Treating Torn Ligaments
If ligaments do not heal within several weeks they may remain chronically stretched, torn or strained. Many people do not realize how severe, or prolonged ligament pain can be. They assume that since its soft tissue, it will heal or that it can't be that bad. While ligament pain may be confined to the injury site it can also refer pain to distant body parts through a portion of the autonomic nervous system called the sympathetic nerves.
The region that a ligament refers pain to is called a sclerotome. It can mimic nerve impingement, cause sensations of numbness and be the source of arthritis pain. Ligament pain can be chronic, persistent, achy, burning and weather sensitive.
The primary function of ligament is to connect bone to bone. If a ligament is stretched, or torn, then too much movement between the bones may occur. This extra movement is perceived as a popping, clicking, catching or feeling of weakness between the bones.
The muscles respond by going into spasm, in an effort to tighten the area down. Many people will try to stretch tight muscles, or strengthen weak ones, in an effort to reduce the pain. They become discouraged, however, when this approach only offers temporary relief.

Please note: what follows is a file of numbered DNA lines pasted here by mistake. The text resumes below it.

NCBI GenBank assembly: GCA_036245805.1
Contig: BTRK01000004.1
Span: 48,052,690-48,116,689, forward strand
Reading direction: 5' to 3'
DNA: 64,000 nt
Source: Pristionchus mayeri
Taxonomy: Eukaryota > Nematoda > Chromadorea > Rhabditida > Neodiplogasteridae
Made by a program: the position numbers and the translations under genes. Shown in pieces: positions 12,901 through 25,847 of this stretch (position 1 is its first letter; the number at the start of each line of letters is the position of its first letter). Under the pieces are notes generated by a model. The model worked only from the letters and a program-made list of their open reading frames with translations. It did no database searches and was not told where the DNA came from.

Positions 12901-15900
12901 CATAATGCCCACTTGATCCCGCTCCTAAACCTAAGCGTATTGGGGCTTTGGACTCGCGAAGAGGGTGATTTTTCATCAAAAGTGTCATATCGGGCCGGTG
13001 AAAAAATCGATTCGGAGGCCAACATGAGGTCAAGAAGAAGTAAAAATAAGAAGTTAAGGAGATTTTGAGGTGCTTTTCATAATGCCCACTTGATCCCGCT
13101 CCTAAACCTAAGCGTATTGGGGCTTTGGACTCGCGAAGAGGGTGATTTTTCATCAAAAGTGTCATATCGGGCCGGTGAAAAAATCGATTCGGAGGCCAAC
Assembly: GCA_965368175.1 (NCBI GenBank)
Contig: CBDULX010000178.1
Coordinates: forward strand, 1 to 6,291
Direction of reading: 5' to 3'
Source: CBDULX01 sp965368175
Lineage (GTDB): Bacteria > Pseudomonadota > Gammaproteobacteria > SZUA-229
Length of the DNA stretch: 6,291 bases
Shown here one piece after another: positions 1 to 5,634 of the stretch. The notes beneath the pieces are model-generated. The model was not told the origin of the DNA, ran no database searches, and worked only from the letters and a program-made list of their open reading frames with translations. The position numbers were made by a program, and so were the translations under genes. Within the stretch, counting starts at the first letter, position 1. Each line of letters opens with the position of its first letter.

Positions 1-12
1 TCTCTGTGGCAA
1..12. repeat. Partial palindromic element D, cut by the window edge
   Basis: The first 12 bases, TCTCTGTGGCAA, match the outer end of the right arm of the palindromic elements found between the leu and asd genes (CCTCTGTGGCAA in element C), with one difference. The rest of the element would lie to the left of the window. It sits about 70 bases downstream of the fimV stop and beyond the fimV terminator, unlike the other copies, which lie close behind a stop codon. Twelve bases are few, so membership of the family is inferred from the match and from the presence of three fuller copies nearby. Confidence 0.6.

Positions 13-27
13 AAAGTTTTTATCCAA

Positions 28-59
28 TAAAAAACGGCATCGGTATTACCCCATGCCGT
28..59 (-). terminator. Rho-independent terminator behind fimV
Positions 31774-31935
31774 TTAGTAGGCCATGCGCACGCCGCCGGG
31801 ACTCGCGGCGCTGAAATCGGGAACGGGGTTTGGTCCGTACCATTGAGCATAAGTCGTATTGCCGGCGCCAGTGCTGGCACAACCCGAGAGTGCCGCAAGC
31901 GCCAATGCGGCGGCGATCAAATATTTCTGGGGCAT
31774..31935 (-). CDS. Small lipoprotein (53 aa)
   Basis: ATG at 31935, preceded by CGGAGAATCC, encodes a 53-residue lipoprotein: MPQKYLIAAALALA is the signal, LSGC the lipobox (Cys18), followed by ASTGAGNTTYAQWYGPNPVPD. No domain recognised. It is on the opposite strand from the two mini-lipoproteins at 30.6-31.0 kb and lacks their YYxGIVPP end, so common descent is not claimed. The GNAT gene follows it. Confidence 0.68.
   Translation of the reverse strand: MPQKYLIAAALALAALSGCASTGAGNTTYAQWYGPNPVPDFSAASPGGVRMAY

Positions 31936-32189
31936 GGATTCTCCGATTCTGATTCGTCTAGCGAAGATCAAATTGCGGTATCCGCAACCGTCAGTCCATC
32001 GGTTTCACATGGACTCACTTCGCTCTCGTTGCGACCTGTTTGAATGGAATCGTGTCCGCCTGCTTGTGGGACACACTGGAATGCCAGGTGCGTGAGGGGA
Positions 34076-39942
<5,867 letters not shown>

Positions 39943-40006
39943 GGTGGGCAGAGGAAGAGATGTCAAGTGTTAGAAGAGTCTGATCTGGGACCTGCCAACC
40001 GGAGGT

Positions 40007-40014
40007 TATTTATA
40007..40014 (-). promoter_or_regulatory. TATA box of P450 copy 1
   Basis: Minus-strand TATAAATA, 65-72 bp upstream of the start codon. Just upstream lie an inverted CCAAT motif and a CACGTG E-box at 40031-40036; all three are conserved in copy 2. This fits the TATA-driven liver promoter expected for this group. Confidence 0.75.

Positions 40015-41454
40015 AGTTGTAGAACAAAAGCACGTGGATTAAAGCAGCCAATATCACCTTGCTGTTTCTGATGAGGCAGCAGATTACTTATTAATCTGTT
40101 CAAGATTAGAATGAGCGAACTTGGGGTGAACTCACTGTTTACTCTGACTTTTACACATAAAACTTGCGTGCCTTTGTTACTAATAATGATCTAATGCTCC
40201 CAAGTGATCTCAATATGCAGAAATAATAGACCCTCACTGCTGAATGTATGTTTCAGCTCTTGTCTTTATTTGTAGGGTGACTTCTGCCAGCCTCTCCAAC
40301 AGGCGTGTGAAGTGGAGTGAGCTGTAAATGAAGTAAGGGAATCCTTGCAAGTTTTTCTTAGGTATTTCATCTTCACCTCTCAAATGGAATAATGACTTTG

The medication injected is not steroid (which weakens ligament) but rather a combination of xylocaine with sodium morruhate, dextrose or other special agents that stimulate the body's own natural wound healing response. Just like a scab on skin, the new ligament grows to replace what is missing. If repeated once every two weeks or so, the ligament will become 40 per cent thicker then it was before treatment. Since the ligaments actually thicken, this technique is often referred to as Prolotherapy (for proliferate). It can very helpful in relieving pain, weakness and sensations of numbness for many conditions, including neck and back pain, sports injuries and arthritis.